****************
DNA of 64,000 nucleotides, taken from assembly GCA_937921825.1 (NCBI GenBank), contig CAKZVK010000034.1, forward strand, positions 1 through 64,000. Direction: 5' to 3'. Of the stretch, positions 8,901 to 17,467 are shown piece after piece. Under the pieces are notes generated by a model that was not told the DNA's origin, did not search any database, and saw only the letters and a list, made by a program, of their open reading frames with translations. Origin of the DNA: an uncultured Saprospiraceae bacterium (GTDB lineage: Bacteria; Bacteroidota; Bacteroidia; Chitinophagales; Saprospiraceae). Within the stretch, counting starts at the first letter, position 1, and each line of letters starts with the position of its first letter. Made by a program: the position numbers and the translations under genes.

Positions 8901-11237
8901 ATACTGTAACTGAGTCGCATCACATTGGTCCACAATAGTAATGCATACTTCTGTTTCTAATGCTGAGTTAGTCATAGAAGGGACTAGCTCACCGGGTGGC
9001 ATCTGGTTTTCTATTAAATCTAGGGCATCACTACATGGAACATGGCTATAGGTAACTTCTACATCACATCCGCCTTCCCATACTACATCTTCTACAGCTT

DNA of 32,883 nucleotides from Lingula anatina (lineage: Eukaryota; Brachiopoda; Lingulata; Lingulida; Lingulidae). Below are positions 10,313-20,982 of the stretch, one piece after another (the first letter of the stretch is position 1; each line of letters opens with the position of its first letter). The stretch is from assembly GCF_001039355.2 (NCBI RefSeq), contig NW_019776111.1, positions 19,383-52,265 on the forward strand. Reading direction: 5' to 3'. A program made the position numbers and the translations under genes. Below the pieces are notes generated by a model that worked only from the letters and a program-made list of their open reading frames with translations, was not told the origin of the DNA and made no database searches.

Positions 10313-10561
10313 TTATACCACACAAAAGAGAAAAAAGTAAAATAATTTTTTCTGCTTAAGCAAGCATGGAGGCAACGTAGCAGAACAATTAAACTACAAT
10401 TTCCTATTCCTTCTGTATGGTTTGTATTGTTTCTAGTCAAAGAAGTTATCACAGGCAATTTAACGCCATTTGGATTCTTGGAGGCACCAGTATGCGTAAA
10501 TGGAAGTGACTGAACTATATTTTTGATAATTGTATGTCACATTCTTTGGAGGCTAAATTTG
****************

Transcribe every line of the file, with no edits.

DNA of 64,000 nucleotides, taken from assembly GCA_937921825.1 (NCBI GenBank), contig CAKZVK010000034.1, forward strand, positions 1 through 64,000. Direction: 5' to 3'. Of the stretch, positions 8,901 to 17,467 are shown piece after piece. Under the pieces are notes generated by a model that was not told the DNA's origin, did not search any database, and saw only the letters and a list, made by a program, of their open reading frames with translations. Origin of the DNA: an uncultured Saprospiraceae bacterium (GTDB lineage: Bacteria; Bacteroidota; Bacteroidia; Chitinophagales; Saprospiraceae). Within the stretch, counting starts at the first letter, position 1, and each line of letters starts with the position of its first letter. Made by a program: the position numbers and the translations under genes.

Positions 8901-11237
8901 ATACTGTAACTGAGTCGCATCACATTGGTCCACAATAGTAATGCATACTTCTGTTTCTAATGCTGAGTTAGTCATAGAAGGGACTAGCTCACCGGGTGGC
9001 ATCTGGTTTTCTATTAAATCTAGGGCATCACTACATGGAACATGGCTATAGGTAACTTCTACATCACATCCGCCTTCCCATACTACATCTTCTACAGCTT

DNA of 32,883 nucleotides from Lingula anatina (lineage: Eukaryota; Brachiopoda; Lingulata; Lingulida; Lingulidae). Below are positions 10,313-20,982 of the stretch, one piece after another (the first letter of the stretch is position 1; each line of letters opens with the position of its first letter). The stretch is from assembly GCF_001039355.2 (NCBI RefSeq), contig NW_019776111.1, positions 19,383-52,265 on the forward strand. Reading direction: 5' to 3'. A program made the position numbers and the translations under genes. Below the pieces are notes generated by a model that worked only from the letters and a program-made list of their open reading frames with translations, was not told the origin of the DNA and made no database searches.

Positions 10313-10561
10313 TTATACCACACAAAAGAGAAAAAAGTAAAATAATTTTTTCTGCTTAAGCAAGCATGGAGGCAACGTAGCAGAACAATTAAACTACAAT
10401 TTCCTATTCCTTCTGTATGGTTTGTATTGTTTCTAGTCAAAGAAGTTATCACAGGCAATTTAACGCCATTTGGATTCTTGGAGGCACCAGTATGCGTAAA
10501 TGGAAGTGACTGAACTATATTTTTGATAATTGTATGTCACATTCTTTGGAGGCTAAATTTG